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RE: Loyalty fee

I don't think this is a common practice.  It is certainly the 
case that libraries that are 'early adopters' of a product will 
often benefit from better pricing than those who purchase later 
on, for example when taking advantage of a prepublication or 
early release offer, but these situations are usually clearly 
framed as special time-limited offers intended to incentivize 
early investment in an unproven product.

JSTOR offers better pricing to its charter participants, for 
example, because those institutions took a risk in supporting 
JSTOR when it was a new venture.  More similar to the case you 
describe, I'm aware of one instance in which a journal publisher 
has denied to later consortial participants the terms that it 
offered to earlier participants, but in my experience this is 
outside the norm and far less justifiable. To impose such a 
distinction on a mature product and call it a 'loyalty fee' is a 
rather unfortunate (if not subtly manipulative) characterization 
more suitable to commodity purchasing than to complex information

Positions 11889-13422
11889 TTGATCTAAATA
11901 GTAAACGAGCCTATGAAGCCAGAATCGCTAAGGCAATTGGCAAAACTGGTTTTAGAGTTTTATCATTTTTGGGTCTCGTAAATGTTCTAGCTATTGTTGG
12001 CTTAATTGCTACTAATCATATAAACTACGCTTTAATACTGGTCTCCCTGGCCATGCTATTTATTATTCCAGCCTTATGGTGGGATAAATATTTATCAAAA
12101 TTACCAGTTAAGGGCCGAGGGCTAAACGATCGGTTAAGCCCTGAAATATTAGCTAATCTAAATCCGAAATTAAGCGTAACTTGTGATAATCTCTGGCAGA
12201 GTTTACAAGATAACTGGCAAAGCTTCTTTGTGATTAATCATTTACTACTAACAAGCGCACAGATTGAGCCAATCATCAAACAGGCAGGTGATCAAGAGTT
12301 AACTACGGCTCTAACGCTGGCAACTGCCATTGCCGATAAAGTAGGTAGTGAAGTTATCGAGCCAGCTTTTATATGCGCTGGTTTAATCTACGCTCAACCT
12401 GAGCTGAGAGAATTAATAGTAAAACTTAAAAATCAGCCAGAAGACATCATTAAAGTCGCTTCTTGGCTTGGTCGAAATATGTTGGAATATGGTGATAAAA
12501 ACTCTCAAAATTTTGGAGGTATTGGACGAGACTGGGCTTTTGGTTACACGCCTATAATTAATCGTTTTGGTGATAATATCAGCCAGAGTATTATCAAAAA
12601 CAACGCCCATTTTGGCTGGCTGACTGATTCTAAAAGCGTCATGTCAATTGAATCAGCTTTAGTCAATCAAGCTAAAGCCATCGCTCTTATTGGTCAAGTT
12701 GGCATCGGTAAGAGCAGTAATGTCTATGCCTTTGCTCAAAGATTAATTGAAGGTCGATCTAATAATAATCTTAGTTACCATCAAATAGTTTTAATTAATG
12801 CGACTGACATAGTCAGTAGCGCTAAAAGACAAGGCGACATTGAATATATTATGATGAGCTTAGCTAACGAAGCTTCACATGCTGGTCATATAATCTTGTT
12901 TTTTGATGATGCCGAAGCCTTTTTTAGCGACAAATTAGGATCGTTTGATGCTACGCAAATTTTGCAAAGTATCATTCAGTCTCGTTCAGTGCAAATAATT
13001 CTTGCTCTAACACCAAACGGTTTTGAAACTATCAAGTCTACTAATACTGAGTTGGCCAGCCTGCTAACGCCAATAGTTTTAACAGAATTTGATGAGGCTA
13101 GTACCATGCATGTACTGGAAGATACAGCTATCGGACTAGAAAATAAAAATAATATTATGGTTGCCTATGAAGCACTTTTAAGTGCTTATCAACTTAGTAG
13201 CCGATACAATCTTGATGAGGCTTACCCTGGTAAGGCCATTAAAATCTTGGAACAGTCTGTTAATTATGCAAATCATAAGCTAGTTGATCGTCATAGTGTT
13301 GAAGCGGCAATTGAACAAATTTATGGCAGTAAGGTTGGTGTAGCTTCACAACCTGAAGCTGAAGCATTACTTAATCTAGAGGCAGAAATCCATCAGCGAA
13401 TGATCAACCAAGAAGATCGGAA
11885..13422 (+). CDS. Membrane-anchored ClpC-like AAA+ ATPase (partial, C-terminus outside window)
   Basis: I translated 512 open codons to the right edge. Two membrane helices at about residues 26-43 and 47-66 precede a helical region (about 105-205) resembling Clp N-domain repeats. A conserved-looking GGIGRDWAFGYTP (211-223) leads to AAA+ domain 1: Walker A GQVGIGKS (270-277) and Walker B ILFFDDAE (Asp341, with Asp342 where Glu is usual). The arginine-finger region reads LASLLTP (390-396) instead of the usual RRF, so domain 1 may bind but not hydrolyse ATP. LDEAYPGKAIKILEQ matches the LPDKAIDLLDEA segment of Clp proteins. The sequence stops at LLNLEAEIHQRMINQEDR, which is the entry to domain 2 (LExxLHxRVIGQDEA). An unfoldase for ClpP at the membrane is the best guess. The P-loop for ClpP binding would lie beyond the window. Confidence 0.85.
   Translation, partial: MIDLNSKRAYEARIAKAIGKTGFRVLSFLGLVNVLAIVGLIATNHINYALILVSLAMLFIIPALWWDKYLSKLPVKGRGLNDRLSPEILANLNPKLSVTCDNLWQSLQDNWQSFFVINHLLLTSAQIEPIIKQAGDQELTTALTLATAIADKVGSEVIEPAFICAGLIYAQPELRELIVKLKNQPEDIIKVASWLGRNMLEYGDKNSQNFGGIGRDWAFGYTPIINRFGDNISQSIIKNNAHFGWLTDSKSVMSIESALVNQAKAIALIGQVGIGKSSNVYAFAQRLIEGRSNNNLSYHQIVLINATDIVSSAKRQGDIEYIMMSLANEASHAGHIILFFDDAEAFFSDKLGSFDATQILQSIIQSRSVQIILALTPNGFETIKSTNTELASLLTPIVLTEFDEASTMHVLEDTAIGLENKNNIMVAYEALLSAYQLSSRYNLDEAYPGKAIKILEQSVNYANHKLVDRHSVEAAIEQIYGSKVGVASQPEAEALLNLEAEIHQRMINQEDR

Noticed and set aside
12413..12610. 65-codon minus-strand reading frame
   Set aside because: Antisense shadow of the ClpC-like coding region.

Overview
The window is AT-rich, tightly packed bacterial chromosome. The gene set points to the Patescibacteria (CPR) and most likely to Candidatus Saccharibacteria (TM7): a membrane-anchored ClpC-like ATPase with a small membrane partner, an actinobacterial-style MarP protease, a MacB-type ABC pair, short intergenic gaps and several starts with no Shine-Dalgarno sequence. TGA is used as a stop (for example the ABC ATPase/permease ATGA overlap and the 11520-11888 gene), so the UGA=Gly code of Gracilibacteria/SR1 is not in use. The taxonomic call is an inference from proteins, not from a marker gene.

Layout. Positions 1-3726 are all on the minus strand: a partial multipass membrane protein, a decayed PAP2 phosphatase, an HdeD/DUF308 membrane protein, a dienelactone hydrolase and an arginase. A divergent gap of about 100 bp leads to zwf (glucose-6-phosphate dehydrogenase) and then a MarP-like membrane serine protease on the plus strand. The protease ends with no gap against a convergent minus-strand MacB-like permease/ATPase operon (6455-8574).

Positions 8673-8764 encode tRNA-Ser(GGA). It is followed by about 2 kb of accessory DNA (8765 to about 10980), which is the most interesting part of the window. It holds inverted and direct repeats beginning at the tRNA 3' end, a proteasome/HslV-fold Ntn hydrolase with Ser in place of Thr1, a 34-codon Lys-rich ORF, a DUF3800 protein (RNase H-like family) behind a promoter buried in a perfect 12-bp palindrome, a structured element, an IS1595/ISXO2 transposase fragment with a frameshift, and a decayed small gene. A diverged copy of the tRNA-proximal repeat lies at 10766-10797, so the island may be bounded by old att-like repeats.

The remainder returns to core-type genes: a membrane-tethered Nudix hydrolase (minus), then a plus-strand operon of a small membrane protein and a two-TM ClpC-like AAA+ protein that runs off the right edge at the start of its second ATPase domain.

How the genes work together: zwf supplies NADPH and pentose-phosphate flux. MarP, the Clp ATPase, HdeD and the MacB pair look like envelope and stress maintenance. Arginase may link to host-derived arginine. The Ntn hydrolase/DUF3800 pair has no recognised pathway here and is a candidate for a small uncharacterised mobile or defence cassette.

resources IMO.

Ivy Anderson
Director of Collections
California Digital Library
University of California, Office of the President

-----Original Message-----
From: owner-liblicense-l@lists.yale.edu
[mailto:owner-liblicense-l@lists.yale.edu] On Behalf Of Selma Aslan
Sent: Monday, July 11, 2011 6:56 PM
To: Liblicense
Subject: Loyalty fee

Hi All,

Looking at the cost sharing model used for a particular product 
within a particular consortium it is identified that considerable 
variations exist among amounts paid by institutions of similar 
nature. When this was queried the explanation was loyalty fee, 
i.e., being an older member of the consortium. The difference 
grows over the years and adjustment has become inevitable. But of 
course this should be done without causing disturbance.

My questions are (a) is loyalty fee a common practice?-- I have 
not come across it in any written source yet and would love to be 
directed. --, (b) If yes, what would be regarded as an acceptable 


Selma Aslan